Personal Liberty Poll
Perhaps as many as 300,000 Connecticut gun owners are fighting unpopular anti-2nd Amendment legislation in the State by simply ignoring a new law which requires all owners of “military-style” rifles to register the firearms with State police. Meanwhile, gun-grabbers in the State are aghast that hundreds of thousands of residents would rather become Class D felons than abide by unConstitutional bureaucratic demands.
Following the 2012 tragedy at Sandy Hook Elementary School, Connecticut lawmakers embarked on an emotionally charged anti-gun crusade which resulted in the passage of a law dramatically expanding the definition of “assault weapons” prohibited for sale in the State. In addition to classifying any semi-automatic rifle with a single tactical characteristic, such as a pistol grip, as “assault weapons” too dangerous for sale in the State, lawmakers also required that any person who currently owned a firearm in the soon-to-be-banned category to register the gun with State police before January 1.
Residents who failed to register their guns are guilty of owning an unregistered “assault weapon” under the law, a Class D felony.
By the first of the year, Connecticut State police had received around 50,000 applications for assault weapons certificates, according to The Courant. That number seems high, but firearm industry experts, including the Newtown-based National Shooting Sports Foundation, estimate that it makes up a paltry 15 percent of Connecticut owners of so-called “assault rifles.”
Conservative estimates indicate that the number of Connecticut “assault rifle” owners could be as high as 350,000. And State officials are reportedly in no hurry to compare the number of people who have registered their “assault weapons” against the list of people who underwent background checks for purchases of the newly-banned guns because of the headaches that would ensue.
One State Senator summed up the civil disobedience against the new gun laws as a big problem for supporters of the unpopular legislation.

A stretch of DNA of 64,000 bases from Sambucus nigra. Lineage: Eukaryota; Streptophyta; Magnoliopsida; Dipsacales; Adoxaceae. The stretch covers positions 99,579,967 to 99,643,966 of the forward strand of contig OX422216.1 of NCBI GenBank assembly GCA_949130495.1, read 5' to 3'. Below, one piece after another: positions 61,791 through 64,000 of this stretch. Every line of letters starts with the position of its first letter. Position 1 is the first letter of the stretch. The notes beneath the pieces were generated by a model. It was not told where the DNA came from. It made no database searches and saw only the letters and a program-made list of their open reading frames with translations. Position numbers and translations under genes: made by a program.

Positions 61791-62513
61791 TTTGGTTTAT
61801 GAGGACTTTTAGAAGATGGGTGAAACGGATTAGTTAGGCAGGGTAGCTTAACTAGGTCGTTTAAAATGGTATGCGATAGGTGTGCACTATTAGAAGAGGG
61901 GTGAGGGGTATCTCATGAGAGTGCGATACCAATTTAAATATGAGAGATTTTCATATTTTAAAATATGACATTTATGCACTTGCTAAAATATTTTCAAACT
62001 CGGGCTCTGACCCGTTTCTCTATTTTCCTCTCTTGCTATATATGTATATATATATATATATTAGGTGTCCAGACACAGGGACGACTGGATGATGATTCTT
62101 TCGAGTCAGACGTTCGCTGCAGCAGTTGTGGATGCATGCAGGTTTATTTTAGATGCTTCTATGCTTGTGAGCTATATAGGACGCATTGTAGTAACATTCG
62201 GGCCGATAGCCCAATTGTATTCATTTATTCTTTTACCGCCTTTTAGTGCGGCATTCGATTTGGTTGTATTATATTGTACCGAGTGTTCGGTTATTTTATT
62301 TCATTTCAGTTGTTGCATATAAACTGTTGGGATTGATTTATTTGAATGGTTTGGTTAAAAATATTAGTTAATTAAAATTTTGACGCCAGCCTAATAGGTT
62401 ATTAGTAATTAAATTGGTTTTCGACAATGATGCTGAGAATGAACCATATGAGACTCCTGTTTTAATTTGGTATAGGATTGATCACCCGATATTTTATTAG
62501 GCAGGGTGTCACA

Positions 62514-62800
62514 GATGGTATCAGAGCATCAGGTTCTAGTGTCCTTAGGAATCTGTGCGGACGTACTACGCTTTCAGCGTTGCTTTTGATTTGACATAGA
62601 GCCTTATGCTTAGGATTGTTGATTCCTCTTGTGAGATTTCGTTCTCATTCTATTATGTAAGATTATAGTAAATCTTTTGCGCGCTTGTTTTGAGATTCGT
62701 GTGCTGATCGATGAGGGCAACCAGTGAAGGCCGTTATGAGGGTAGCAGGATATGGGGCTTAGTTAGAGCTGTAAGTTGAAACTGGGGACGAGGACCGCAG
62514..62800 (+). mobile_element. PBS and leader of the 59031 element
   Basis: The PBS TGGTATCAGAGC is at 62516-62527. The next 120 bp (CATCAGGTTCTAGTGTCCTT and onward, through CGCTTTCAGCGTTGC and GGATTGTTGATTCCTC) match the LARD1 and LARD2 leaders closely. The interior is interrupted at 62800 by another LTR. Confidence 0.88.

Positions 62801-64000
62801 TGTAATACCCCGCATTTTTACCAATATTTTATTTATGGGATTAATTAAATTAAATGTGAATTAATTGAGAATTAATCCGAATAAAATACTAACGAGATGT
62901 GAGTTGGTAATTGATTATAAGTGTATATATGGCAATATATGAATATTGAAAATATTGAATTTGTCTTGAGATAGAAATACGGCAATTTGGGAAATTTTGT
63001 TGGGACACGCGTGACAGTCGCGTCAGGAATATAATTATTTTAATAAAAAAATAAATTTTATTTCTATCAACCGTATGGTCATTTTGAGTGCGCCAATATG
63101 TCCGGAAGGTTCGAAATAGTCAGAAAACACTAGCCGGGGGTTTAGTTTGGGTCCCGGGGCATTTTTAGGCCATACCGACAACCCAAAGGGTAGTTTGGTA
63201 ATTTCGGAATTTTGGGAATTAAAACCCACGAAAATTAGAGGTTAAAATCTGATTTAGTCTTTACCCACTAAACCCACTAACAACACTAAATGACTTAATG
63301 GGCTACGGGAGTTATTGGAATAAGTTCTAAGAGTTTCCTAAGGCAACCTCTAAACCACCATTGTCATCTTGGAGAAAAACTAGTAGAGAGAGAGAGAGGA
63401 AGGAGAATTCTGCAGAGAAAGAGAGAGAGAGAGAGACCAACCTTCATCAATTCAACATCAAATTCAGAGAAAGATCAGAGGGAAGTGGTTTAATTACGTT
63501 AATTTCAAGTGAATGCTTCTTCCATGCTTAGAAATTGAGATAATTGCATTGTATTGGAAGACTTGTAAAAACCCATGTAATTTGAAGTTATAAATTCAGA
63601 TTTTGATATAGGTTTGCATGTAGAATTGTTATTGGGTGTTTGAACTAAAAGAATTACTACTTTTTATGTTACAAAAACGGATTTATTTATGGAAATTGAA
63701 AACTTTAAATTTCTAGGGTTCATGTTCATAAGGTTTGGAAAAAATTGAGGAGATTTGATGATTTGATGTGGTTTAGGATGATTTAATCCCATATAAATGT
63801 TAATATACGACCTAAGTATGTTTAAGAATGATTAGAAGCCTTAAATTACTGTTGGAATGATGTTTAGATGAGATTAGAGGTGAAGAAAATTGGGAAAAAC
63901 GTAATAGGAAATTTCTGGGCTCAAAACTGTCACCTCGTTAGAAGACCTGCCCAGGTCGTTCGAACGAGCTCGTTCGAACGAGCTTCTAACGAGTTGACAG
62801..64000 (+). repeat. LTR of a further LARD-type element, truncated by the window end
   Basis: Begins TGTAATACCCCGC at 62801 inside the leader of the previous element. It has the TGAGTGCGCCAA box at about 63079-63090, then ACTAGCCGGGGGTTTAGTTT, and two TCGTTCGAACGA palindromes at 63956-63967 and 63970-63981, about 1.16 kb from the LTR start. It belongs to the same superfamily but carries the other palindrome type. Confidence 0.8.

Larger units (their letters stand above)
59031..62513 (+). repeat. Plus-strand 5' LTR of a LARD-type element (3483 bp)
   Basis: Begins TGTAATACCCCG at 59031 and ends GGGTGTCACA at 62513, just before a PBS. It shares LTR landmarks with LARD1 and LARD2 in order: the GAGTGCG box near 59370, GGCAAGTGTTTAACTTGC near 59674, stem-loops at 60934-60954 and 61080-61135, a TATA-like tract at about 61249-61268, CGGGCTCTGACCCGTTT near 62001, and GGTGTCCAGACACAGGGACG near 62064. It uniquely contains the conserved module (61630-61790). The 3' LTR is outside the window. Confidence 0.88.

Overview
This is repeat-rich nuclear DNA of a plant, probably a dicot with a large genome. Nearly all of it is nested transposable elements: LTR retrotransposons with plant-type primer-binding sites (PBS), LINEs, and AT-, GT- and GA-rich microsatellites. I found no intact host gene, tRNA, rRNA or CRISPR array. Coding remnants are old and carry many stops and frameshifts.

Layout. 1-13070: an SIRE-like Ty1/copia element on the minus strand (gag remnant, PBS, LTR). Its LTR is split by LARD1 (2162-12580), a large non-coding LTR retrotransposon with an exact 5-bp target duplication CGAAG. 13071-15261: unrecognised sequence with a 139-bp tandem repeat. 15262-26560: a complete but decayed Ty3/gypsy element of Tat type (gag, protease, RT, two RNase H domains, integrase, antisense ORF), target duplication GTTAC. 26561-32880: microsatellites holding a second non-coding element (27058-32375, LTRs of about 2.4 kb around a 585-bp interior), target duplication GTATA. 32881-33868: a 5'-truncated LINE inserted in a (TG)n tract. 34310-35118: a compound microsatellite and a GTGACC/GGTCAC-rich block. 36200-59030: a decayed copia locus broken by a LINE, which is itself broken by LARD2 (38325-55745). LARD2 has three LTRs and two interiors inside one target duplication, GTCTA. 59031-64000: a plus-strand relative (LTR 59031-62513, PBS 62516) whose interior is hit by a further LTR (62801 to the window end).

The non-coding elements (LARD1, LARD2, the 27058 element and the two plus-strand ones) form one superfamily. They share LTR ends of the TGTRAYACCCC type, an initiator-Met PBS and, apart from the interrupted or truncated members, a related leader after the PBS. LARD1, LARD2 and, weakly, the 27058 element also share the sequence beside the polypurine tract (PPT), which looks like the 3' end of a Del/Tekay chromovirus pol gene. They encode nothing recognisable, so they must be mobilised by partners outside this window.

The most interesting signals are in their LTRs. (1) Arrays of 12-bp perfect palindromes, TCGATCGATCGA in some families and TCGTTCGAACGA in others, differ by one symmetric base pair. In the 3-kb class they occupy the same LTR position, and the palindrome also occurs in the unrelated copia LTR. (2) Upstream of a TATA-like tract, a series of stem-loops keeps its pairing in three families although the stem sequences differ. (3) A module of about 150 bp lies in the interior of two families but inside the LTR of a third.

“I honestly thought from my own standpoint that the vast majority would register,” said Senator Tony Guglielmo, the ranking GOP Senator on the State legislature’s public safety committee, told The Courant. “If you pass laws that people have no respect for and they don’t follow them, then you have a real problem.”
State officials are discussing options for increasing the number of “assault rifle” registrations in the States, including extending the registration period and using media to get the word out. But considering that even organizations which opposed the laws, like the Connecticut Citizens Defense League, made considerable effort to encourage gun owners to comply to avoid felony raps, populist revolt seems more likely for the law’s failure than ignorance.
That could be why State officials aren’t pushing too aggressively hunt down “assault weapon” owners who didn’t comply— though they remain focused on their goal and are threatening consequences.
“Like anything else, people who violate the law face consequences. … that’s their decision. The consequences are pretty clear. …There’s nothing unique about this,” Mike Lawlor, the State’s top criminal justice official, said. “The goal is to have fewer of these types of weapons in circulation.”
But for now, officials like Lawlor aren’t poised to do anything too brash.